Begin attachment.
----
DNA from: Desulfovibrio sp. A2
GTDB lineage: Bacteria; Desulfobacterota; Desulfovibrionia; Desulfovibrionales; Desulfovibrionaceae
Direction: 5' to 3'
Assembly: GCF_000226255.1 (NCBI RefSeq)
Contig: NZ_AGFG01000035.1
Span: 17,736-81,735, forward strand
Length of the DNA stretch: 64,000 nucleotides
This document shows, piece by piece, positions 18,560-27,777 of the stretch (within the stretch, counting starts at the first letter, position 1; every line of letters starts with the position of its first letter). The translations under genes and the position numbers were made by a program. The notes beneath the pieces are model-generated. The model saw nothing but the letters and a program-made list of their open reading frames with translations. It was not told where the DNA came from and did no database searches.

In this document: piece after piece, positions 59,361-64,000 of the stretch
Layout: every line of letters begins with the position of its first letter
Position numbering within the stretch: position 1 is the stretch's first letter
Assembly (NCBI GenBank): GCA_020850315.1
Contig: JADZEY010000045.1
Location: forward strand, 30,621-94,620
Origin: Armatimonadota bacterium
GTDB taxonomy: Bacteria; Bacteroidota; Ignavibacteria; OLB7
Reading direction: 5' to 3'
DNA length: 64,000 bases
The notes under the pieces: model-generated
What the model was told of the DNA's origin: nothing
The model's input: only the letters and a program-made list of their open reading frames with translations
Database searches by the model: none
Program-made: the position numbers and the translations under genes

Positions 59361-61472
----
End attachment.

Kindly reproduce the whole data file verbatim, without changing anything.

DNA from: Desulfovibrio sp. A2
GTDB lineage: Bacteria; Desulfobacterota; Desulfovibrionia; Desulfovibrionales; Desulfovibrionaceae
Direction: 5' to 3'
Assembly: GCF_000226255.1 (NCBI RefSeq)
Contig: NZ_AGFG01000035.1
Span: 17,736-81,735, forward strand
Length of the DNA stretch: 64,000 nucleotides
This document shows, piece by piece, positions 18,560-27,777 of the stretch (within the stretch, counting starts at the first letter, position 1; every line of letters starts with the position of its first letter). The translations under genes and the position numbers were made by a program. The notes beneath the pieces are model-generated. The model saw nothing but the letters and a program-made list of their open reading frames with translations. It was not told where the DNA came from and did no database searches.

In this document: piece after piece, positions 59,361-64,000 of the stretch
Layout: every line of letters begins with the position of its first letter
Position numbering within the stretch: position 1 is the stretch's first letter
Assembly (NCBI GenBank): GCA_020850315.1
Contig: JADZEY010000045.1
Location: forward strand, 30,621-94,620
Origin: Armatimonadota bacterium
GTDB taxonomy: Bacteria; Bacteroidota; Ignavibacteria; OLB7
Reading direction: 5' to 3'
DNA length: 64,000 bases
The notes under the pieces: model-generated
What the model was told of the DNA's origin: nothing
The model's input: only the letters and a program-made list of their open reading frames with translations
Database searches by the model: none
Program-made: the position numbers and the translations under genes

Positions 59361-61472